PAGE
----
Billy Breit and Beverly Mason were a long-term cohabiting couple. They weren’t married–which turns out to be a very important detail. They wanted to have a child. Intercourse alone did not work so they consulted a fertility doctor. The doctor used Breit’s sperm to fertilize eggs extracted from Mason and then transferred to resulting embryo into Mason’s womb. In time this worked and a child (Lillian) was born on July 13, 2009. Continue reading
First off a Happy Thanksgiving to all of you. It’s been a long fall from my point of view and I’ve been less then satisfied with my ability to get posts up here. Things might improve a little with the end of the semester but of course, only time will really tell. In the meantime, I appreciate all of your patience and your participation.
Now, this story from the LA Times caught my eye. It’s about a new frontier in ART marketing.
Generally if someone is going to do IVF they provide the sperm and eggs which are then combined in a lab to create pre-embryos. If people are not using their own gametes they generally obtain sperm and/or eggs from banks or clinics. There’s been lots of discussion here about that process of shopping for gametes and it’s good to keep that in mind. Continue reading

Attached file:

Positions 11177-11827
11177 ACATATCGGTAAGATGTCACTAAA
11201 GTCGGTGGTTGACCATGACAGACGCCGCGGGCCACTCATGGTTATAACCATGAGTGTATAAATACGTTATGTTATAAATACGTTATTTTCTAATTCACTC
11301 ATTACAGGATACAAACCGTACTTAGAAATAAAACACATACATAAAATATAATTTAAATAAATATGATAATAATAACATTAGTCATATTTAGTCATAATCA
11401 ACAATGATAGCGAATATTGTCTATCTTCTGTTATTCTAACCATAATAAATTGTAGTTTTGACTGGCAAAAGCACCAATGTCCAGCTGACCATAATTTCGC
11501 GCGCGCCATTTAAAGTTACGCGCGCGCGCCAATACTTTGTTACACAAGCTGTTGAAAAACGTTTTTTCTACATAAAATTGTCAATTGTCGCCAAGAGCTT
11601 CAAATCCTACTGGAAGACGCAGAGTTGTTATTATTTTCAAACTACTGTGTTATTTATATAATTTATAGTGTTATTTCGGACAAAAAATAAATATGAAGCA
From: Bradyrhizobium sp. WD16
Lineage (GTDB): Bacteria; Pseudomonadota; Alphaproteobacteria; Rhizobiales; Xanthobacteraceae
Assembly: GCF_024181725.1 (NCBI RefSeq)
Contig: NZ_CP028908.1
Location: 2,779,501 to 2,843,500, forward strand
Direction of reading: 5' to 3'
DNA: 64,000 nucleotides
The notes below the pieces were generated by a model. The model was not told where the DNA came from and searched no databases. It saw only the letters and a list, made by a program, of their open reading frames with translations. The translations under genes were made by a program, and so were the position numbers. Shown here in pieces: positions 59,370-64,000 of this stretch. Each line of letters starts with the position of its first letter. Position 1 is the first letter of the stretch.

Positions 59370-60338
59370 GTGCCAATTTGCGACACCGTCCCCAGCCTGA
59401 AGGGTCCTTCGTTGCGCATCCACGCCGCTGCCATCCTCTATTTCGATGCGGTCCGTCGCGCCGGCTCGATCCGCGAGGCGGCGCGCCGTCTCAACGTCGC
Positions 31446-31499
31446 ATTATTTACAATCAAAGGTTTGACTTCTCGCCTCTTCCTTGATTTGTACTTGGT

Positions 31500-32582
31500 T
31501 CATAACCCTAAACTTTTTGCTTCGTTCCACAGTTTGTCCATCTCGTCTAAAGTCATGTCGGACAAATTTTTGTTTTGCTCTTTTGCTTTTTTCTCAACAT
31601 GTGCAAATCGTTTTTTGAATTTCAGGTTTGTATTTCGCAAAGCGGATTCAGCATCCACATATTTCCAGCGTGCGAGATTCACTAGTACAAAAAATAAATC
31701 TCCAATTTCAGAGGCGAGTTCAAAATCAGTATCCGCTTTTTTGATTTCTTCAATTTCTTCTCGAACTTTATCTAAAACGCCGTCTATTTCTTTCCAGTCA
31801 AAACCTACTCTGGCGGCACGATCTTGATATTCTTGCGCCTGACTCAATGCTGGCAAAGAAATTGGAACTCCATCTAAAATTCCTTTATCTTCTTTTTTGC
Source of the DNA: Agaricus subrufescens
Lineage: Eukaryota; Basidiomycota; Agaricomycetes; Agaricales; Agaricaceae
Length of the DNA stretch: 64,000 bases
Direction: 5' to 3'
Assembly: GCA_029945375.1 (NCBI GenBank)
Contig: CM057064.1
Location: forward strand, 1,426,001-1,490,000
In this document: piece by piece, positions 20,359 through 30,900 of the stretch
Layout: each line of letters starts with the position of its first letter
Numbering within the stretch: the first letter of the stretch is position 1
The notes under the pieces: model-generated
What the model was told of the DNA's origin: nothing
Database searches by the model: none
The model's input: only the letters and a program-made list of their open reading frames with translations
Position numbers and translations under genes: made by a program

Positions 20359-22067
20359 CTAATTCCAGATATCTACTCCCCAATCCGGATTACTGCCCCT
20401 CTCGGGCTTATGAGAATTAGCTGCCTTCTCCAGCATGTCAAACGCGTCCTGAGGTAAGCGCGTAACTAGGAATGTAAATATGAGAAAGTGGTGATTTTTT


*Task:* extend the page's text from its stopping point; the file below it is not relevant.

I’ve been thinking about the desire for control and how it fits in with the topics here–perhaps most particularly with ART, but really much more generally. It’s a little unformed, but it might start some interesting discussion.
In my experience of parenting, the desire for control is omnipresent. I suppose I mean control over a child’s life–which is not exactly the same as control over the child. To varying degrees I’ve wanted to pick a child’s teachers and/or friends, direct them to certain activities, inspire them to choose certain types of interests over others, and so on. I still vividly recall how in the first weeks of my son’s life I wanted nothing more than to be able to get him to sleep when I though he should. And one of the most astonishing lessons for me was that you cannot make a child sleep–all you can do is arrange the conditions in the room. I think this is probably a lesson all parents have to learn–and perhaps it’s really just a variation on “you can lead a horse to water but you can’t make him drink.”
In sum, while I may be atypical, or perhaps at an extreme of a spectrum, I think most parents want to have control over their child’s lives–if only so we can make them safe and healthy and happy. Continue reading
Yesterday’s NYT has a story about fertility services being offered as prizes in variously structured contests. I’ve written about this idea a couple of times in the past couple of years–once a couple of years ago when a UK clinic offered a IVF as a door prize and more recently when there was a Facebook contest with free IVF as the reward.